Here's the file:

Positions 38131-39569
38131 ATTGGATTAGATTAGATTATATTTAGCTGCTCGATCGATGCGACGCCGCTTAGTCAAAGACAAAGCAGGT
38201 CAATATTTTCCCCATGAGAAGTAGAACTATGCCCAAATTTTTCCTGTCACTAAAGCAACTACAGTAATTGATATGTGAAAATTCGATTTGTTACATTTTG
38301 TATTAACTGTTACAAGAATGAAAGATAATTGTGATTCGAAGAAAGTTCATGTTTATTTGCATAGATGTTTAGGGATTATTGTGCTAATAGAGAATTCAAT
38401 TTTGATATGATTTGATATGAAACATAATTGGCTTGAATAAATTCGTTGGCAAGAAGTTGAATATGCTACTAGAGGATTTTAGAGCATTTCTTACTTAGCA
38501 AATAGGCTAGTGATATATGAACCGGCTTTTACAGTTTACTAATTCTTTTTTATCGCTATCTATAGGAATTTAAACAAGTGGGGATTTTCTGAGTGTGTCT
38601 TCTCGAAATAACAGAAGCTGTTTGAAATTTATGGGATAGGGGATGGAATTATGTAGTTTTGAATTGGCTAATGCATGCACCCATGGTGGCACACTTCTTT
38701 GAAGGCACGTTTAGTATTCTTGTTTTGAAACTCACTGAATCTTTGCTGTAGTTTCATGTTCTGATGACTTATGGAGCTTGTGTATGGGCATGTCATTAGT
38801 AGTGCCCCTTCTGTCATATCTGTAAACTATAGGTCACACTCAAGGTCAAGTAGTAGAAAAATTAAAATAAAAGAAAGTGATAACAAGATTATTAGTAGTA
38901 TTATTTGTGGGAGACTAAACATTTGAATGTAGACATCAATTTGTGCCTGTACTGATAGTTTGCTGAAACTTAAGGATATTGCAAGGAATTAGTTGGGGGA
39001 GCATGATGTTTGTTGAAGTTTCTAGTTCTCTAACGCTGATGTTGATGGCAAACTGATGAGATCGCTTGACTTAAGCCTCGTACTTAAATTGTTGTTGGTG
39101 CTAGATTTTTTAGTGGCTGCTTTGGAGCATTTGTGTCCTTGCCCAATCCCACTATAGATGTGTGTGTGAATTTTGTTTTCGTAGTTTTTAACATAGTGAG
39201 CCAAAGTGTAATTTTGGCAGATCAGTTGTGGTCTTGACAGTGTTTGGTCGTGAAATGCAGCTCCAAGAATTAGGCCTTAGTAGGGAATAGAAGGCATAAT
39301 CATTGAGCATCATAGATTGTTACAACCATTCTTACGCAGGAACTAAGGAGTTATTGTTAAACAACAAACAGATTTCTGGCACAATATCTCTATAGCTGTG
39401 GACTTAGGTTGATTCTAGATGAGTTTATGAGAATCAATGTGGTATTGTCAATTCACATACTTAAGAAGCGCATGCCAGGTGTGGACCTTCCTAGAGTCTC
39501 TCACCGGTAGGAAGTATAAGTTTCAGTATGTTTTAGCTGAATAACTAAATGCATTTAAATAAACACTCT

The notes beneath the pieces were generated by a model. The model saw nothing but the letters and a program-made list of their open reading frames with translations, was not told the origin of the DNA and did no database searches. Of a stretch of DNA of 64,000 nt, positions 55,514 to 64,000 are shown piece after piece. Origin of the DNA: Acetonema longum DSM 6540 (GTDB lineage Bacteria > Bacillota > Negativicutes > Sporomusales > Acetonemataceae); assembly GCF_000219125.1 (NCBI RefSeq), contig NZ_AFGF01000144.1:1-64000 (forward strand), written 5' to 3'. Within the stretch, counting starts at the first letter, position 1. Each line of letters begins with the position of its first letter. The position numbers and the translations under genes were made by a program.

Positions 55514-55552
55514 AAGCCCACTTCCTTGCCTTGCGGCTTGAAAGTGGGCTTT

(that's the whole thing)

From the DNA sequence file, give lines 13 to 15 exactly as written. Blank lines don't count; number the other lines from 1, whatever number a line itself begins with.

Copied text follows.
39201 CCAAAGTGTAATTTTGGCAGATCAGTTGTGGTCTTGACAGTGTTTGGTCGTGAAATGCAGCTCCAAGAATTAGGCCTTAGTAGGGAATAGAAGGCATAAT
39301 CATTGAGCATCATAGATTGTTACAACCATTCTTACGCAGGAACTAAGGAGTTATTGTTAAACAACAAACAGATTTCTGGCACAATATCTCTATAGCTGTG
39401 GACTTAGGTTGATTCTAGATGAGTTTATGAGAATCAATGTGGTATTGTCAATTCACATACTTAAGAAGCGCATGCCAGGTGTGGACCTTCCTAGAGTCTC